The integrator X32 integrates the induced voltage Vem (or induced current Iem) occurring in the magnetic coupling portion X31 because of a change in the inductor current IL to generate the ripple voltage Vrp1 and outputs the ripple voltage to the adder 340. By employing such a structure, in the power supply device 300, the output feedback control (current hysteresis control) is performed by using the ripple voltage Vrp1. In the meantime, variations of the integrator X32 are the same as the description of FIG. 2.

FIG. 10 is a timing chart showing an example of a current hysteresis control operation, and illustrates, from top in order, the first voltage V31 (=Verr+Vrp1), the comparison signal S31, the switch voltage Vsw, and the inductor current IL.

At a time point t1, if the first voltage V31 becomes lower than the lower-side threshold value (Vref2−Vhys), the comparison signal S31 falls from the high level to the low level. At this time, the output transistor 311 is turned on and the synchronization rectification transistor 312 is turned off; accordingly, the switch voltage Vsw rises nearly to the input voltage Vi. As a result of this, the inductor current IL switches to increase, and the first voltage V31 starts to rise.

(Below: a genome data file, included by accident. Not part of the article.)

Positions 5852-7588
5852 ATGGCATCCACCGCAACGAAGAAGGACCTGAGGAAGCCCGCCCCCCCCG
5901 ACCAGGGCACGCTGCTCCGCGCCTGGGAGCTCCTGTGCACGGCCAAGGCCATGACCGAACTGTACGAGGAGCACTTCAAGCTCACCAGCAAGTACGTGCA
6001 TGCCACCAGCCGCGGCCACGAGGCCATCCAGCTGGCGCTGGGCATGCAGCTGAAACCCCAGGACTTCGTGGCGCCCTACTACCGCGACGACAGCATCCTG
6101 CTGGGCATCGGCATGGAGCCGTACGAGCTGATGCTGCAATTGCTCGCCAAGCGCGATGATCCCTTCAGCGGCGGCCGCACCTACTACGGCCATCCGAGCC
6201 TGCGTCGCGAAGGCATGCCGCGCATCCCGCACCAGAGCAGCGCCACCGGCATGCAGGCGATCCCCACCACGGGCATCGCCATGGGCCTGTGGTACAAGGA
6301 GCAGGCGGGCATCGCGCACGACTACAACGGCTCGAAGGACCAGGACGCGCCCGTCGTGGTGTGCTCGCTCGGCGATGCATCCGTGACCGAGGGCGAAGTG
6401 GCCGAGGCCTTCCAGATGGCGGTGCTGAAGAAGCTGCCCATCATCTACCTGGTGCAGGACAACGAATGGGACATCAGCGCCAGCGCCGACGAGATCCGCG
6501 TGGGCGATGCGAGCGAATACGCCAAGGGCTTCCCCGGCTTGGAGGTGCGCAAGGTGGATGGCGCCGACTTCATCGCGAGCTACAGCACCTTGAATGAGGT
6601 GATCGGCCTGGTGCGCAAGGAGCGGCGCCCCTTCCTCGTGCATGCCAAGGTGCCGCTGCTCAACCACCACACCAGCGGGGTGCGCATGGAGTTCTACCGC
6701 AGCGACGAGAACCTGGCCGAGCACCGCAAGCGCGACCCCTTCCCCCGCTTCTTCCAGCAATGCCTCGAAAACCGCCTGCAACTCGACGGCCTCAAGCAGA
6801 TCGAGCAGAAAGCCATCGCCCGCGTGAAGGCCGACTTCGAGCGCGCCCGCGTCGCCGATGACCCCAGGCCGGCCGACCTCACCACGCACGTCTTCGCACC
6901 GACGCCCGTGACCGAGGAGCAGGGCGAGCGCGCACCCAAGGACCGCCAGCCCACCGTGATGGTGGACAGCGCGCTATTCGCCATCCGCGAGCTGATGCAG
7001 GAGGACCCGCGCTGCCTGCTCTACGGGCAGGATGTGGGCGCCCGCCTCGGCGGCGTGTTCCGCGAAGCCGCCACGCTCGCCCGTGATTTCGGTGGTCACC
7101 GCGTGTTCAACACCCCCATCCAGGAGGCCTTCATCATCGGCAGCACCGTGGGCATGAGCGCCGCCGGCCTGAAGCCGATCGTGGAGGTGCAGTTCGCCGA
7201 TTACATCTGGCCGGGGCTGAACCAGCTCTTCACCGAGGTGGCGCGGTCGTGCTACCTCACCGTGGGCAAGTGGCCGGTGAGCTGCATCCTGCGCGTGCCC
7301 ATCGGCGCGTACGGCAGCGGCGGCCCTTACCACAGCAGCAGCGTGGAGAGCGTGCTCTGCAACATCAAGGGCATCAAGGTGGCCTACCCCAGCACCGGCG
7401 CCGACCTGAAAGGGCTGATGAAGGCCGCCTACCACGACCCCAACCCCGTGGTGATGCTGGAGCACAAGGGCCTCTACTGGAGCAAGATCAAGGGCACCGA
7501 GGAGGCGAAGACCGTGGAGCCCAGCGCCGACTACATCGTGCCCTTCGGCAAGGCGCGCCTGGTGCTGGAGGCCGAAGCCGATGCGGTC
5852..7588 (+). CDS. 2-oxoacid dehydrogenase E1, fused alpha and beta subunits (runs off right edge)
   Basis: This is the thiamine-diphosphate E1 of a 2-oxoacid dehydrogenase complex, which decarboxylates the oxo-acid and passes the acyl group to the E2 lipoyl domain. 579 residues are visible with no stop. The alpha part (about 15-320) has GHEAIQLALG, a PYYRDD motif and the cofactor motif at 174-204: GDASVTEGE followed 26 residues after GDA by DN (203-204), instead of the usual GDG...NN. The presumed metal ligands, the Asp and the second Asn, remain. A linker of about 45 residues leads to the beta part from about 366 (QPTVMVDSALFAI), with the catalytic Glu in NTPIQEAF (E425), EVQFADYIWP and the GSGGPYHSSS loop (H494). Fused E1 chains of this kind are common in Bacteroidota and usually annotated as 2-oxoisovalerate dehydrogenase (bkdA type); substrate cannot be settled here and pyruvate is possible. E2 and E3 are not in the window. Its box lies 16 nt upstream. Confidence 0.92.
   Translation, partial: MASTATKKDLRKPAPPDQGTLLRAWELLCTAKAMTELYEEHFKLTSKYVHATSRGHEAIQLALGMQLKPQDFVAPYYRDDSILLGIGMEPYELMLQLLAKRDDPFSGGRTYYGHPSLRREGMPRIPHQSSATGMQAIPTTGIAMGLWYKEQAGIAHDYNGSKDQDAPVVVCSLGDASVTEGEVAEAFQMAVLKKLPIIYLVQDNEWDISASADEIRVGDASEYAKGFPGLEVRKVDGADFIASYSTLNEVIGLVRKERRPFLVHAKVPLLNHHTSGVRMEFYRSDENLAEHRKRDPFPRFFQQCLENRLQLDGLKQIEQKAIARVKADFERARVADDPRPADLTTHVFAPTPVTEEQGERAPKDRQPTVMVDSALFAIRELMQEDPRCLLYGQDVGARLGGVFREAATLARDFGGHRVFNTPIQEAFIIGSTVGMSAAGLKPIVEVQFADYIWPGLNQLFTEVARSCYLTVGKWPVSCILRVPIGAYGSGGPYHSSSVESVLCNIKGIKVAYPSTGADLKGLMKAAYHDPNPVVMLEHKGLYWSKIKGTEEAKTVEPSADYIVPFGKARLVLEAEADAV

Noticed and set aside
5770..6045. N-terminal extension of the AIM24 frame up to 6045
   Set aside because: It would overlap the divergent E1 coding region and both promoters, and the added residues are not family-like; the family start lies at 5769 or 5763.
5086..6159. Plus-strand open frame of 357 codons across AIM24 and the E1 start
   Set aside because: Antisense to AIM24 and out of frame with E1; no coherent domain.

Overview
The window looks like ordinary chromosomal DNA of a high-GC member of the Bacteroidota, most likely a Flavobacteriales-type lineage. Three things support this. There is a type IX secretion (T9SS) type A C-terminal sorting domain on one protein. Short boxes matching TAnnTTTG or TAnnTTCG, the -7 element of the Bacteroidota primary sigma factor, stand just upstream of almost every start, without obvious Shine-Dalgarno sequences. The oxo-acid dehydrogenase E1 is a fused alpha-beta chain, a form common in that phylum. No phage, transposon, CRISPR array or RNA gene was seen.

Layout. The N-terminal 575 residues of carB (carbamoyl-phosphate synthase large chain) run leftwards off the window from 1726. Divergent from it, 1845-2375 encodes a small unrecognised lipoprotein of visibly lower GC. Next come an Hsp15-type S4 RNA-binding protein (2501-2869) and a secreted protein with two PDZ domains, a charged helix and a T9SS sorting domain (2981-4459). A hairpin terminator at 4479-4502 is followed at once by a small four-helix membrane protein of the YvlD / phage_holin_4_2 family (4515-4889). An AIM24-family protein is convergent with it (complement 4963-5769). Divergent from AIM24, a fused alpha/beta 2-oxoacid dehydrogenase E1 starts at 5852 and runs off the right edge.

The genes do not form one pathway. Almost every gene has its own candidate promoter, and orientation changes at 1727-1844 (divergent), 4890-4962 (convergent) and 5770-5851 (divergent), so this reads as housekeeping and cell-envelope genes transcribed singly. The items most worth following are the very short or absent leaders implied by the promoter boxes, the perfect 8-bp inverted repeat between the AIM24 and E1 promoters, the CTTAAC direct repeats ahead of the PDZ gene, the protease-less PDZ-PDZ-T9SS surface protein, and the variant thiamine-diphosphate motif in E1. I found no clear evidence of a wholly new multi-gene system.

At a time point t2, if the first voltage V31 becomes higher than the upper-side threshold value (Vref2), the comparison signal S31 rises from the low level to the high level. At this time, the output transistor 311 is turned off and the synchronization rectification transistor 312 is turned on; accordingly, the switch voltage Vsw drops nearly to a ground voltage GND. As a result of this, the inductor current IL switches to decrease, and the first voltage V31 starts to drop.